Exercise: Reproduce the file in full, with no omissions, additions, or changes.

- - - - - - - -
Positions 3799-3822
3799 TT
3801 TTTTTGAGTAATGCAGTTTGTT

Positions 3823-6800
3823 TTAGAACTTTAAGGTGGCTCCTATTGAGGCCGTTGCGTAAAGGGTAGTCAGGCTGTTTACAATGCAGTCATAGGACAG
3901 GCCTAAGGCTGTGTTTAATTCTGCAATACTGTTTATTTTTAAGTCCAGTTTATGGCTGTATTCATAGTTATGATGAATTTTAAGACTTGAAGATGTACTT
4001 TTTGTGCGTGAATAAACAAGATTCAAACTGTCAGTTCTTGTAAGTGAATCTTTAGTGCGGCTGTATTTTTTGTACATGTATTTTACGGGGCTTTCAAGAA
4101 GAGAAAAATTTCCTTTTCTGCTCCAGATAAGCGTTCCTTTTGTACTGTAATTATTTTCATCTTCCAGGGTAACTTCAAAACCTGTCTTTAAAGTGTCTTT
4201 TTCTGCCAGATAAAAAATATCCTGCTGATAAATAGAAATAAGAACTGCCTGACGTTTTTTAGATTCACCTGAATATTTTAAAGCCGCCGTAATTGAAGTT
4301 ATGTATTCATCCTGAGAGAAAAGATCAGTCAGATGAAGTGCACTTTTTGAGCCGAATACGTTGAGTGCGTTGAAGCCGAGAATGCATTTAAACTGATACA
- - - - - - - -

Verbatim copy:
Positions 3799-3822
3799 TT
3801 TTTTTGAGTAATGCAGTTTGTT

Positions 3823-6800
3823 TTAGAACTTTAAGGTGGCTCCTATTGAGGCCGTTGCGTAAAGGGTAGTCAGGCTGTTTACAATGCAGTCATAGGACAG
3901 GCCTAAGGCTGTGTTTAATTCTGCAATACTGTTTATTTTTAAGTCCAGTTTATGGCTGTATTCATAGTTATGATGAATTTTAAGACTTGAAGATGTACTT
4001 TTTGTGCGTGAATAAACAAGATTCAAACTGTCAGTTCTTGTAAGTGAATCTTTAGTGCGGCTGTATTTTTTGTACATGTATTTTACGGGGCTTTCAAGAA
4101 GAGAAAAATTTCCTTTTCTGCTCCAGATAAGCGTTCCTTTTGTACTGTAATTATTTTCATCTTCCAGGGTAACTTCAAAACCTGTCTTTAAAGTGTCTTT
4201 TTCTGCCAGATAAAAAATATCCTGCTGATAAATAGAAATAAGAACTGCCTGACGTTTTTTAGATTCACCTGAATATTTTAAAGCCGCCGTAATTGAAGTT
4301 ATGTATTCATCCTGAGAGAAAAGATCAGTCAGATGAAGTGCACTTTTTGAGCCGAATACGTTGAGTGCGTTGAAGCCGAGAATGCATTTAAACTGATACA